It should be no surprise that salaries are on the rise in 2017. After nearly a decade of little to no salary appreciation, compensation is on the upswing for several reasons.
The GDP has been on a rapid rise ever since the Presidential Election. Whereas the Nation suffered nearly a decade of anemic growth never exceeding 2.6%, keeping in mind that historically the US economy has expanded 3% or more, on average. The GDP was at 3.3% for Q3 of 2017 and is about to hit 4% with the latest prediction at 3.98%.
With growth and expansions comes jobs and that is clear in the yearlong drop in unemployment. Nationally unemployment stands at 4.1%, the lowest since 1973, and South Florida being at 17-year low of 3.3% and a 3.6% for Florida overall. This is most important because 2.5% of the workforce that are job seekers are considered unemployable. That said, for South Florida that leaves only .8% of the unemployed for employers to choose from if those employers rely on solely hiring unemployed workers.
Proof of rising employment is demonstrated by the US Economy having gained 228,000 jobs in November of 2017. Newly created Manufacturing jobs are at a pace of 1,000 new jobs per day currently. Construction added 24,000 jobs in November and construction has been at a peak high for a consistent period now.
To add to this, Business Investment is picking up, and with financial conditions worldwide appearing to be good, plus the low volatility of the growing stock market, (the DOW currently at 24,800) only increases the confidence and optimism of business owners to grow and hire as they anticipate increased demand for products and services in their businesses. Additionally, the tax plan is a going to reduce the corporate tax rate from 35% to 21% a 14% reduction – 14%!! This alone has experts predicting the DOW will easily climb above 25,000 now that is has been enacted into law.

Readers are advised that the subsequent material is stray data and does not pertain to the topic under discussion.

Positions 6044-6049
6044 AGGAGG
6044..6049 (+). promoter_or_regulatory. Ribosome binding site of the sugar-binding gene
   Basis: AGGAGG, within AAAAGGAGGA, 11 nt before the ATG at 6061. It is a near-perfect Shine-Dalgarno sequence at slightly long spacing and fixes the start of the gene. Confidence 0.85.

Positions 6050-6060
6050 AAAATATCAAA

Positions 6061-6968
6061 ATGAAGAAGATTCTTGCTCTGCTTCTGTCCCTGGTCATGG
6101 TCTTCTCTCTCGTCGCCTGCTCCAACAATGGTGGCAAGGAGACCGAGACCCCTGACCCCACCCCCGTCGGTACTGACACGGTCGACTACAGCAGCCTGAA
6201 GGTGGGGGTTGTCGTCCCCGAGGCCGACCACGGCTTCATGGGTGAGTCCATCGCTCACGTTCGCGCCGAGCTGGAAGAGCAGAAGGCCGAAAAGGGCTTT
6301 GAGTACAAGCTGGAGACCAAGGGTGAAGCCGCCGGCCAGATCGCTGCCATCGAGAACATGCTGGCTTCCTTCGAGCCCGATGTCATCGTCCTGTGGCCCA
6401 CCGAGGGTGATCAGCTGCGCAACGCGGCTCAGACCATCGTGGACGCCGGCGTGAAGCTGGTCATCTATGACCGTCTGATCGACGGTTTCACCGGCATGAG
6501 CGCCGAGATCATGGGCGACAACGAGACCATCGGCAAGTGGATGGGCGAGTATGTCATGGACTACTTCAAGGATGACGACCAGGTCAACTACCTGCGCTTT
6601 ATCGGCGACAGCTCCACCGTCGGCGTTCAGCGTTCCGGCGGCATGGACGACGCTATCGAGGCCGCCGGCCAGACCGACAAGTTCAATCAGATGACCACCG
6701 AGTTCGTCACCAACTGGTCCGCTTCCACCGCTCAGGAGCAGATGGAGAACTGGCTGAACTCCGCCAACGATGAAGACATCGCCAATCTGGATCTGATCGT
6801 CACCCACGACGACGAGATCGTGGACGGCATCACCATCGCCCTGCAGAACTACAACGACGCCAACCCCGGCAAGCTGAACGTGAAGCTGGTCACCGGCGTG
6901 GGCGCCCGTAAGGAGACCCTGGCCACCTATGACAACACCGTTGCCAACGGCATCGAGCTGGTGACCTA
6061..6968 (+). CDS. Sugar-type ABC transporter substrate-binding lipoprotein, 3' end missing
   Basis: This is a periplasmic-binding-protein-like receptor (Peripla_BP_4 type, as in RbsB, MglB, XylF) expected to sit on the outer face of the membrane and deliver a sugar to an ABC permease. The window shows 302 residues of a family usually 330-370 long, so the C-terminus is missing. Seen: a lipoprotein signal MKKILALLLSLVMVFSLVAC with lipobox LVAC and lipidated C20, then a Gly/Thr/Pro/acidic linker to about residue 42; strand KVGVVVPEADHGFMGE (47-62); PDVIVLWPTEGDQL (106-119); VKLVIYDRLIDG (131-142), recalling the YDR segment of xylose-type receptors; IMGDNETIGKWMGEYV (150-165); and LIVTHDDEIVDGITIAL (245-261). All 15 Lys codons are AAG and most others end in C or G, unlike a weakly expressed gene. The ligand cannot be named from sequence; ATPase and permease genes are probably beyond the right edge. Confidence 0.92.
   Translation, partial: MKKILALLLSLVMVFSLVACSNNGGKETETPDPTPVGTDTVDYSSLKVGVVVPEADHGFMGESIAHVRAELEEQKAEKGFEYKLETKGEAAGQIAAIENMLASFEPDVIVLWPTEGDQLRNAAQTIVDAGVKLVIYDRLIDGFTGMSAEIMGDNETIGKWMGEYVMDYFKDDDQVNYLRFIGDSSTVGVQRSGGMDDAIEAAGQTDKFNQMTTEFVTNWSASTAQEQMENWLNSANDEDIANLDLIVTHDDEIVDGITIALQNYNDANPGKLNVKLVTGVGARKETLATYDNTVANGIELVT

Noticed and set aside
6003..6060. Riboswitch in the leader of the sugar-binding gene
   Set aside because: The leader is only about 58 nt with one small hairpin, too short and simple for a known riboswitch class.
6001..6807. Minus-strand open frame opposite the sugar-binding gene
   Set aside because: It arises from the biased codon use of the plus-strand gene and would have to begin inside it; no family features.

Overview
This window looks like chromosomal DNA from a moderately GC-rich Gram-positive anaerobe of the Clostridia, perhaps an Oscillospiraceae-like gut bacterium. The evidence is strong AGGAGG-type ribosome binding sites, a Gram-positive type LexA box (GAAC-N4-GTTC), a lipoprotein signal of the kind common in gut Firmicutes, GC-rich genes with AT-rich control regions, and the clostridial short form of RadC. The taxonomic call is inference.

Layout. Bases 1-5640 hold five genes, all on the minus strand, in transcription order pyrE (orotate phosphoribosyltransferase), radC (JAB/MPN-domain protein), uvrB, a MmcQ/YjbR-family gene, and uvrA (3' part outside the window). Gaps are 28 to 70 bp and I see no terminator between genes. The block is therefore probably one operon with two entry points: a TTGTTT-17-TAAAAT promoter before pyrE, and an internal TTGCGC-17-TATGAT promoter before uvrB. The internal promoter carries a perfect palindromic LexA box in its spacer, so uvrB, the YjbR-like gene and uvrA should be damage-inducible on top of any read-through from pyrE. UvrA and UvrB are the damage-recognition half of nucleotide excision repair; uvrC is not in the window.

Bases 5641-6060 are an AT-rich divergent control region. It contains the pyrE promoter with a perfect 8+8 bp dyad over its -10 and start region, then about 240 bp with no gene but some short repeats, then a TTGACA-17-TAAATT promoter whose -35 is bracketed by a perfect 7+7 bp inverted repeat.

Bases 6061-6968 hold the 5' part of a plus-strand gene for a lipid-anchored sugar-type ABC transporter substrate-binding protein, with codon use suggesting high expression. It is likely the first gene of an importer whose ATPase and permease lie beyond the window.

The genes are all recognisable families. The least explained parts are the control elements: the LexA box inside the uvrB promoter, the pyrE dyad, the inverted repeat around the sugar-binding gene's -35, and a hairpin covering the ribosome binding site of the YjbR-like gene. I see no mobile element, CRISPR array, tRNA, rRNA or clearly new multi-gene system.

Therefore, with a growing GDP, Stock Market record highs, and Corporate Tax reductions in the future all contributing to Business Owner optimism, the supply of employable candidates among the unemployed is not meeting demand for open positions.
When supply doesn’t meet demand we know the price for supply goes up. This is no different for the employment market where there are very few unemployed workers for businesses to hire. So, if businesses expect to grow and meet the demand of their customers, those businesses will look to hire qualified candidates from their competitors. To do this they must offer some sort of incentive(s) for such candidates to inspire them to leave their current employment.
Incentives can take many forms, as in expanded duties, promotion in title, greater responsibilities, but certainly the one incentive that gets the most attention and has the best chance of luring a worker away from their current employer is MONEY. So, incentivized offers can include a raise in salary, the clear potential for a better bonus and in the current market conditions, even “sign on” bonuses.
Given all the variables discussed above, it’s undeniable we are in the market of salary increases and have been for most of this year. Any employer wishing to lure a worker away from a company that most likely has provided good employment and a decent wage will have to “up the ante” if they expect to hire that person.